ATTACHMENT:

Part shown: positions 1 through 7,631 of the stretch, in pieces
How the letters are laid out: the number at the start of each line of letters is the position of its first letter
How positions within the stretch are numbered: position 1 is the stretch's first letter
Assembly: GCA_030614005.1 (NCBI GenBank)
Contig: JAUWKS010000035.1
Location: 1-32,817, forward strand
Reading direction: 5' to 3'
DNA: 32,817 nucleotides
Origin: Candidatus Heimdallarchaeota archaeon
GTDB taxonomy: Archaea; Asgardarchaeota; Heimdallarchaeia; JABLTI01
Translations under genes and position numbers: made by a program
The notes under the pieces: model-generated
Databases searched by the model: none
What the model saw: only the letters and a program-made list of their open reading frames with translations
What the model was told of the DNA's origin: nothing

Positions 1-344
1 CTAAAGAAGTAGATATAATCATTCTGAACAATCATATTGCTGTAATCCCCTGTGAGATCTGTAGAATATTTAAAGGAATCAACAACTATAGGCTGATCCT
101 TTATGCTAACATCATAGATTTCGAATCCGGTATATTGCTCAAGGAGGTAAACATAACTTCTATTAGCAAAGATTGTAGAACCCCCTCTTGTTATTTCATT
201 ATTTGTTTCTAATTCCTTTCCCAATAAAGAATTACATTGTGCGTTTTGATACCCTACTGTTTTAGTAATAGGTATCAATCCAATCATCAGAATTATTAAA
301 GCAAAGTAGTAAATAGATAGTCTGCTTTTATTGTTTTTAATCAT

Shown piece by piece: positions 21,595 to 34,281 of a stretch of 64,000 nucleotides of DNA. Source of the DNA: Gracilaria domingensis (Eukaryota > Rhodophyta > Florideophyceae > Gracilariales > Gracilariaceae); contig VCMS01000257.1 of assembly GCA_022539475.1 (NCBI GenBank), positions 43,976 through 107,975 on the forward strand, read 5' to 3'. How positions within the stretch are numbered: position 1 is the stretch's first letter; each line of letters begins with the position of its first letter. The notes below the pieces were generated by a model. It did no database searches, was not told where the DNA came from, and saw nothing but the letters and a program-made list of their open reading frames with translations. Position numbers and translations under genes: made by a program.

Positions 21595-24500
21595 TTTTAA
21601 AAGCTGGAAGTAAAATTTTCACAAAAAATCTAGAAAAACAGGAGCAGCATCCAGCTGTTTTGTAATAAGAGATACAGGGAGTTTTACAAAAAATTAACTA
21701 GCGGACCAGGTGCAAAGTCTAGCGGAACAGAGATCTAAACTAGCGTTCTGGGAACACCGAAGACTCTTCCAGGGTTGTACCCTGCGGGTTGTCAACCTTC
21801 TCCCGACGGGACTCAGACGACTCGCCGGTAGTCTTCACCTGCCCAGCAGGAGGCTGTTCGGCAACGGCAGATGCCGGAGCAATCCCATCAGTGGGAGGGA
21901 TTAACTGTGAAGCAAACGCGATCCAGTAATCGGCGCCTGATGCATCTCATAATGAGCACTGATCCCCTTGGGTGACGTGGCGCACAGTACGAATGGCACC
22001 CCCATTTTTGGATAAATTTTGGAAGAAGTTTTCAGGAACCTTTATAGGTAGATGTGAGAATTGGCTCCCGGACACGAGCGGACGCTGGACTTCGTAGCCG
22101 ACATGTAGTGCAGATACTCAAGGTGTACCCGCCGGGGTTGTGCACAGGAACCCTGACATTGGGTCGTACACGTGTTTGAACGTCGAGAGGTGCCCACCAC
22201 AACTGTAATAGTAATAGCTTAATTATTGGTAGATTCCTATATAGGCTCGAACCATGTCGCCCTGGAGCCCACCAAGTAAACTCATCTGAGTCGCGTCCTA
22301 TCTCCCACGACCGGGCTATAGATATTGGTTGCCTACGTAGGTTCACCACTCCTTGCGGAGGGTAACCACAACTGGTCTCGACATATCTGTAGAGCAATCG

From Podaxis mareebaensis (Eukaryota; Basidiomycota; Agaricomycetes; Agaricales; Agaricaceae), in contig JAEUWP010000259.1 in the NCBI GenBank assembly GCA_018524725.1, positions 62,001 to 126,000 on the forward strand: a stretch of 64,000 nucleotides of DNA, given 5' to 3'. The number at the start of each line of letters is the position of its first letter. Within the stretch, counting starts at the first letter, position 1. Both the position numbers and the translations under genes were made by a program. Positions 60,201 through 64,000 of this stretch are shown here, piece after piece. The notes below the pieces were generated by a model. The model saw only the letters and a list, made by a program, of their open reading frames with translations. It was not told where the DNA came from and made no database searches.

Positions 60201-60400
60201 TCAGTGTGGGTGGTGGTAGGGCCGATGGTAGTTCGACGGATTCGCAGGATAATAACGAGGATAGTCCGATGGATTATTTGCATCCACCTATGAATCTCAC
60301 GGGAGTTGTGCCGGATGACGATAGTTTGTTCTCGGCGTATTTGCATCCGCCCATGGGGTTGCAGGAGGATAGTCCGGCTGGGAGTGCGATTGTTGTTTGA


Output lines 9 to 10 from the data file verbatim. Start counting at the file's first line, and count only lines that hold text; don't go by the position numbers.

Origin: Candidatus Heimdallarchaeota archaeon
GTDB taxonomy: Archaea; Asgardarchaeota; Heimdallarchaeia; JABLTI01